Devil May Cry 5's Bloody Palace Is A Fabulous Hack And Slash Playground

The Bloody Palace has been a fixture of Devil May Cry ever since 2003’s Devil May Cry 2. It’s a mode that involves an exhausting climb through monster-filled rooms with hundreds of enemy arrangements and bosses along the way. But it’s also the best place to play around with combos test your skills in real-time. Devil May Cry 5’s new Blood Palace keeps the basic format, but adds extra variety with numerous characters and boss fights.

Bloody Palace released today as a free update, bringing the series staple to Devil May Cry 5. There are 101 floors of enemies, each with their own encounter layout; players need to cut their way to the top. What makes Bloody Palace so appealing is how it highlights Devil May Cry 5’s combat while adding a slight dusting of puzzle-game seasoning. Every room is timed, and you receive a grade if you finish all of the fights. This means you’re constantly reminded of how quickly you have tackled previous levels and where you can improve. If you die, you have to start over at the bottom floor. The exciting part is being able to apply your previous knowledge to optimize each encounter and make more progress on the next go around.

All three playable characters—Dante, Nero, and V— are available. You just one character per attempt; the Bloody Palace allows you to focus on whoever you prefer. As a result, it’s a good way to really chip your teeth and play around with Devil May Cry 5’s combat. The main story has a few challenging encounters, but the Bloody Palace is designed to surprise and break players. There’s a gentle difficulty curve, but as encounters start to vary, you’ll be forced to get creative in order to survive. You have one life in Blood Palace, and that added tension encourages the best possible gameplay. Over time, you’ll break down what works and what doesn’t. If you weren’t paying close attention to enemies’ quirks during your main playthrough, Bloody Palace will force you.

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I have complaints about Bloody Palace, but they’re the ones I’ve brought with me from the main campaign. The environment is boring, taking place almost entirely in the drab demon nest world that dominated so much of the main story. Devil May Cry 3 and 4 had truly palatial locations, using baroque and gothic aesthetics to full advantage. Devil May Cry 5 doesn’t have that luxury, meaning this version of Bloody Palace isn’t that easy on the eyes. Also, while I adore what the game’s designers pulled off with V and think they crafted a unique playstyle for his character, he’s just not as fun to take through the Palace as Dante or Nero. V works best in short bursts and in highly curated situations; otherwise, the seams start to show. Dante has various fighting styles that he can alter between to navigate different situations. Nero has tricky timing-based combat and collectable Devil Bringers that can radically change how a player handles an encounter. V? He’s charming and fun to play for short periods of time, but I don’t know if I’m eager to climb with him all the way to the 101st floor when I could rage around as someone else.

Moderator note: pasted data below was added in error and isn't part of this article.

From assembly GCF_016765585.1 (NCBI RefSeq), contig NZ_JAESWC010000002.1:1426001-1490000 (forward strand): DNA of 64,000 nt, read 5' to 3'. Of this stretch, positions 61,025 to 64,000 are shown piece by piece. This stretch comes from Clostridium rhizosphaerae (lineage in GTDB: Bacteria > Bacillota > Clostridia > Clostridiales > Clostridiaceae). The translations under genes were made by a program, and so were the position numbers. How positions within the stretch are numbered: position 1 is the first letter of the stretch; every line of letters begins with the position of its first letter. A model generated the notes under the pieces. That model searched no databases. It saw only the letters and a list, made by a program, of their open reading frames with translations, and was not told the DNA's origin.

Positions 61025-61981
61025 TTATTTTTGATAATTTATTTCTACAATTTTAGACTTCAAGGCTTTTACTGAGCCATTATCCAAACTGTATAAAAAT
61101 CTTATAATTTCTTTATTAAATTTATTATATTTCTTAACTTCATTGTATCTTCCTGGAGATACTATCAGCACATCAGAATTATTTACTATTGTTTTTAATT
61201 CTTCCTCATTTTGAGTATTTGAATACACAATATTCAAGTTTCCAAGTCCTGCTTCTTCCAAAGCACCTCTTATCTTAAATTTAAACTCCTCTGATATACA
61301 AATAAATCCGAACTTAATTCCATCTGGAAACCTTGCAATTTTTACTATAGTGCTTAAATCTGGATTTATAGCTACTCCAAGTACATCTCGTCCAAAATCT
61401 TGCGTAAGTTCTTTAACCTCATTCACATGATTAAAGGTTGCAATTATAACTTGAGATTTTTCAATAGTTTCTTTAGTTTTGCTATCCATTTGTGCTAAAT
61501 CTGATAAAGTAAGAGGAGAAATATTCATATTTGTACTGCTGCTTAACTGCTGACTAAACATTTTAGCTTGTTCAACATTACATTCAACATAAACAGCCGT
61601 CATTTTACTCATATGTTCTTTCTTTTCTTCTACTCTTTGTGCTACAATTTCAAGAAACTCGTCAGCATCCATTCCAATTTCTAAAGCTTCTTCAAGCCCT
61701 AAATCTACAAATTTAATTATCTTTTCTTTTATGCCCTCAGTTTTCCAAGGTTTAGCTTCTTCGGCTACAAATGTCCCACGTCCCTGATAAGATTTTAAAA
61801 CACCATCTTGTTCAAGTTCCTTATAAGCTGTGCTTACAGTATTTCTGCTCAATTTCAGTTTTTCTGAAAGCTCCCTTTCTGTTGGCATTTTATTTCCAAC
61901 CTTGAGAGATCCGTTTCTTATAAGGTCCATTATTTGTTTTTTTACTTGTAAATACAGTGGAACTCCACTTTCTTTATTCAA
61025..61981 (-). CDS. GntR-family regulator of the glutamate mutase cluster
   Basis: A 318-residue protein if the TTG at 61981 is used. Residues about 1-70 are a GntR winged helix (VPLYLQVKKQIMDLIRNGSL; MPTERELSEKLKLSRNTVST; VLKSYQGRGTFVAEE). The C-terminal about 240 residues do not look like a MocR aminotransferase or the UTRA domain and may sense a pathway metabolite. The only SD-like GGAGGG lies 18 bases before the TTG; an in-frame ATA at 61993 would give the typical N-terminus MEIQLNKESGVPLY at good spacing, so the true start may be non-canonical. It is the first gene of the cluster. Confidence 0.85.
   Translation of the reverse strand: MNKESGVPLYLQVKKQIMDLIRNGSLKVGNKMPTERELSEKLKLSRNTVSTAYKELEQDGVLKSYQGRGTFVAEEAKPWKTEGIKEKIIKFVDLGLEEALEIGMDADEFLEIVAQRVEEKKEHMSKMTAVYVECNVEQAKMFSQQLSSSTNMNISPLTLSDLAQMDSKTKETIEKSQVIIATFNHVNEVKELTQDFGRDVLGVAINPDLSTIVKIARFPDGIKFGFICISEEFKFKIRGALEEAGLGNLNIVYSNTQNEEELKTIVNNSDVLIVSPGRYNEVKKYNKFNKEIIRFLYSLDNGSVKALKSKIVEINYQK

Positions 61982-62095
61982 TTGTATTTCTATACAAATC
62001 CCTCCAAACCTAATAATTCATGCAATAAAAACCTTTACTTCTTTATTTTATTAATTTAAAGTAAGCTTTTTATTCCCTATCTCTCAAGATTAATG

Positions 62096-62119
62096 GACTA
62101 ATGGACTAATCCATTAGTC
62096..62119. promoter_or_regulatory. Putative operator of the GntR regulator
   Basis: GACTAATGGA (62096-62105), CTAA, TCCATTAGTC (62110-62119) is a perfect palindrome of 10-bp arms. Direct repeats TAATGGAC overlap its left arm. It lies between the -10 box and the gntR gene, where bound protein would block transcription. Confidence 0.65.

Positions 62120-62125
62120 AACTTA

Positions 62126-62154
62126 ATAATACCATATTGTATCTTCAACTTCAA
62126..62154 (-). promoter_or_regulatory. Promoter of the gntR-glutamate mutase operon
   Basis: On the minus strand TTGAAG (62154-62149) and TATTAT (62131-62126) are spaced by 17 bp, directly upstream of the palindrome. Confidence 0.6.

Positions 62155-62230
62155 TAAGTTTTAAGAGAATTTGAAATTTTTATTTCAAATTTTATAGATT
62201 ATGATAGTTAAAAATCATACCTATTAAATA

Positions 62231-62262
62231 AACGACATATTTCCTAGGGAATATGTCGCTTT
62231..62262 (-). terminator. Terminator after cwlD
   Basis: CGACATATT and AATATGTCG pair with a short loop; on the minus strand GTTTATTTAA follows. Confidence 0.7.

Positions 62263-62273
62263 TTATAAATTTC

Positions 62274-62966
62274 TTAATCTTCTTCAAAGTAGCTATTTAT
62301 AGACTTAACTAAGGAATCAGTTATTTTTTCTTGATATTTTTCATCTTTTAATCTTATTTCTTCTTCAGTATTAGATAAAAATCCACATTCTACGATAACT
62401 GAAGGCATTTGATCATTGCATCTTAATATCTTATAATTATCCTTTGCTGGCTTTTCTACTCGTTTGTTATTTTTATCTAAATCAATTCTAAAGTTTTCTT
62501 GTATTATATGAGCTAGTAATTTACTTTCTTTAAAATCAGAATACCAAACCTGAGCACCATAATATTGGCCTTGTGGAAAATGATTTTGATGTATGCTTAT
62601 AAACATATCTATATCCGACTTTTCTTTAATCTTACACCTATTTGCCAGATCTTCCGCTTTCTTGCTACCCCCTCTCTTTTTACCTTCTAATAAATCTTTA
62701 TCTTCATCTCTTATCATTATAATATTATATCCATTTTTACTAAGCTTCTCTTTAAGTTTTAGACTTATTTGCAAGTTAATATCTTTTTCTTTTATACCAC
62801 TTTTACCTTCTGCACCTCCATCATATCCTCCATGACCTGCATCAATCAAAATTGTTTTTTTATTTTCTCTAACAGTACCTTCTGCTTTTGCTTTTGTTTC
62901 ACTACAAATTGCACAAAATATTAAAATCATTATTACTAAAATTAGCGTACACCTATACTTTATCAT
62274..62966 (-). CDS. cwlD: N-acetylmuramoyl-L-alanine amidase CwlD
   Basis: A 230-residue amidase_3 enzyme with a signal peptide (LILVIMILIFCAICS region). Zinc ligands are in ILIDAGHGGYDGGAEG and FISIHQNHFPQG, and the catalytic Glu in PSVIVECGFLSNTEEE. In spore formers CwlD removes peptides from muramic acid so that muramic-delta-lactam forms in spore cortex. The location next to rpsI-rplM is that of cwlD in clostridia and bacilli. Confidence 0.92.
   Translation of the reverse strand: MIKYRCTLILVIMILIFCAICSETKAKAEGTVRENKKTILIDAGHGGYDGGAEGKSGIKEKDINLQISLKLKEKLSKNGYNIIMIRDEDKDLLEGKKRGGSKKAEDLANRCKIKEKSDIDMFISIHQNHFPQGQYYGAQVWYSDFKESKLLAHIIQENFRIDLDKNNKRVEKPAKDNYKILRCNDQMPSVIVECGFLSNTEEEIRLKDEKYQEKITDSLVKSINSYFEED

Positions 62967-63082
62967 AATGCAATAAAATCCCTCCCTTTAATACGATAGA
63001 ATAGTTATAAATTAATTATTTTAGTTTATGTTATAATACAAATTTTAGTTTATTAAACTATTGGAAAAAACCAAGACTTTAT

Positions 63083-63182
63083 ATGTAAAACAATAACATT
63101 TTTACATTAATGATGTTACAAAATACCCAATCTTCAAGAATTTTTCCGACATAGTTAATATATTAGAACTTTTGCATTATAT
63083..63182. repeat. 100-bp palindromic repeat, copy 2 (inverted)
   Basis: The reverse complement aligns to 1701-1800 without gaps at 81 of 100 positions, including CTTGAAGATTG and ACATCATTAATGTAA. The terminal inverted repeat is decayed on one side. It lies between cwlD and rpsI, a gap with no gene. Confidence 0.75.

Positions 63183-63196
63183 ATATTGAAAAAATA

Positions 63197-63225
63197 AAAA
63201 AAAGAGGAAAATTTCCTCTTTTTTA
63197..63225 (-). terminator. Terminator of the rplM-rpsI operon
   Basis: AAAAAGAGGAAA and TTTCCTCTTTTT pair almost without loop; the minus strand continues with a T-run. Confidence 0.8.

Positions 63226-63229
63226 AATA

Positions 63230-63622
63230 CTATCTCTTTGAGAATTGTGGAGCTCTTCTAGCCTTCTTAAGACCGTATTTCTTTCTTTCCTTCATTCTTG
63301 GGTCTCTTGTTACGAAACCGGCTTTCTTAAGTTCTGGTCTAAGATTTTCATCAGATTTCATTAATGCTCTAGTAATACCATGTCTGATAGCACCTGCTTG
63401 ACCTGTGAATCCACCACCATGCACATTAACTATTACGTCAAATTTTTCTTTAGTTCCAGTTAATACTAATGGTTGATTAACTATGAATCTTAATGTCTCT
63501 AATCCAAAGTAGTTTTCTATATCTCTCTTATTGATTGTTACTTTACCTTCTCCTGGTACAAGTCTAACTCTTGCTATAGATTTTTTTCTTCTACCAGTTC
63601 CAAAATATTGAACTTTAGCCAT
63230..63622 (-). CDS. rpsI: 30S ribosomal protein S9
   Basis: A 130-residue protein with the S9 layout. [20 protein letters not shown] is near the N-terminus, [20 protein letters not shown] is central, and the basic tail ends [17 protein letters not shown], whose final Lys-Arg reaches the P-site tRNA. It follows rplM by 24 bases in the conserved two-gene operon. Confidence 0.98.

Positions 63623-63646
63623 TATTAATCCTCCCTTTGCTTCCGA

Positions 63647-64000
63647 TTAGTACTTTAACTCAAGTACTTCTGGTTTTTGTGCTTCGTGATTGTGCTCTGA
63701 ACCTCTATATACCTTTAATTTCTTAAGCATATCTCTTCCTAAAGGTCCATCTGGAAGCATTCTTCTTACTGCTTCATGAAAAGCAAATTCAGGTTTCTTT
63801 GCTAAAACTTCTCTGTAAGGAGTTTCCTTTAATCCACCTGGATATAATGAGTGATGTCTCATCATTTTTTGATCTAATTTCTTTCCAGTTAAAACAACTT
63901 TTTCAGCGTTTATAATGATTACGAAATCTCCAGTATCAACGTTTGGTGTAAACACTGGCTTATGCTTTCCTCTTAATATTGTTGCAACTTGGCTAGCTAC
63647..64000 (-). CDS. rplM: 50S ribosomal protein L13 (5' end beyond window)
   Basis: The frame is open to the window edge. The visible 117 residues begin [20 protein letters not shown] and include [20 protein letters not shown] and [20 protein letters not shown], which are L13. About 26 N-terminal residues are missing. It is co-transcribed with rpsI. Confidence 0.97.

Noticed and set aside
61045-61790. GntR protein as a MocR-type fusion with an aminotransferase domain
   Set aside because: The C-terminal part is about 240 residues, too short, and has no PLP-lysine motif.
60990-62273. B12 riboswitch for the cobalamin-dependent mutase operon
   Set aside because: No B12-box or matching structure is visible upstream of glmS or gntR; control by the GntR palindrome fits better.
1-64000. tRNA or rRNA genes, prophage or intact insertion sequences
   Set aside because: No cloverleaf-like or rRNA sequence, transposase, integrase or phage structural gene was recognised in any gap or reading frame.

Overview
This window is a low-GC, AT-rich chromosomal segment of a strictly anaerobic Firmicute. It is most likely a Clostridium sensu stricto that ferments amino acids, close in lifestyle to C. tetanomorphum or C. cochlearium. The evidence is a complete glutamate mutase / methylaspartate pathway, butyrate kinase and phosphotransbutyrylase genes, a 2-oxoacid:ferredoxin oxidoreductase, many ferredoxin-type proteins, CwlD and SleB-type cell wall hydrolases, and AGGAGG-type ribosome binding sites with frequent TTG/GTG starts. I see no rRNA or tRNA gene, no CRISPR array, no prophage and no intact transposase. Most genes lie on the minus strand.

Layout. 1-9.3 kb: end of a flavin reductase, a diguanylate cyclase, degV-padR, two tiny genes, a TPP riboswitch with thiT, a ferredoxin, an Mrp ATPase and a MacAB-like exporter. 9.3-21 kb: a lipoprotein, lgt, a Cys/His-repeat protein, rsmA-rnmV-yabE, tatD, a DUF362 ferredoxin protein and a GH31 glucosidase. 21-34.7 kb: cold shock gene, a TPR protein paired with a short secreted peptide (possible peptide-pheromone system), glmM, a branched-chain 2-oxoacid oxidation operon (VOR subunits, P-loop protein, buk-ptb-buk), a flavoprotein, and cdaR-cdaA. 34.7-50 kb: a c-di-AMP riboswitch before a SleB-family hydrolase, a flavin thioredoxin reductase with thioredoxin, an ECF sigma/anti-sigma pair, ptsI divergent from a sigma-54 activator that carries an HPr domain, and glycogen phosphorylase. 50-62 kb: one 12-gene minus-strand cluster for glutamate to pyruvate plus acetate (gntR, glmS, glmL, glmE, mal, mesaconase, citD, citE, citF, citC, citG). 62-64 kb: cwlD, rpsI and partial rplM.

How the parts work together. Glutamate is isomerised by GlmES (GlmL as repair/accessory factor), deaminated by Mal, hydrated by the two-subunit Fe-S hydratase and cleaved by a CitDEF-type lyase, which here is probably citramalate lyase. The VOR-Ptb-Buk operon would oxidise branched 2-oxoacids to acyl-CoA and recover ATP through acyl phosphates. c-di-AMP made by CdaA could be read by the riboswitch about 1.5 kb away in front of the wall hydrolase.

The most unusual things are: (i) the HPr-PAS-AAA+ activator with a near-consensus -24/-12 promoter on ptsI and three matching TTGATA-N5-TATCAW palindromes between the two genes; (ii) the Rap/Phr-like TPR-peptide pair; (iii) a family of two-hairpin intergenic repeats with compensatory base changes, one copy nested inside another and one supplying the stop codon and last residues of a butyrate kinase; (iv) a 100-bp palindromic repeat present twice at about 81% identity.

Nothing better than beating the snot out of a boss with buster grapples and ROCKET PUUUUUUNCH!

Bloody Palace is a simple idea: fight and fight some more. It’s Devil May Cry without the distraction of lore and drama. I love the franchise’s cheesy story and stylish cutscenes, but Bloody Palace is a chance to have a more pure Devil May Cry fighting experience. This version might be a little drab-looking, but the fights and boss encounters still shine. A lot of effort has gone into making Devil May Cry 5 responsive and easy to control. The Bloody Palace is a playground for pushing your skills to the limit and trying new tricks in pursuit of a delicious S ranking once the bodies hit the floor and the dust has settled.

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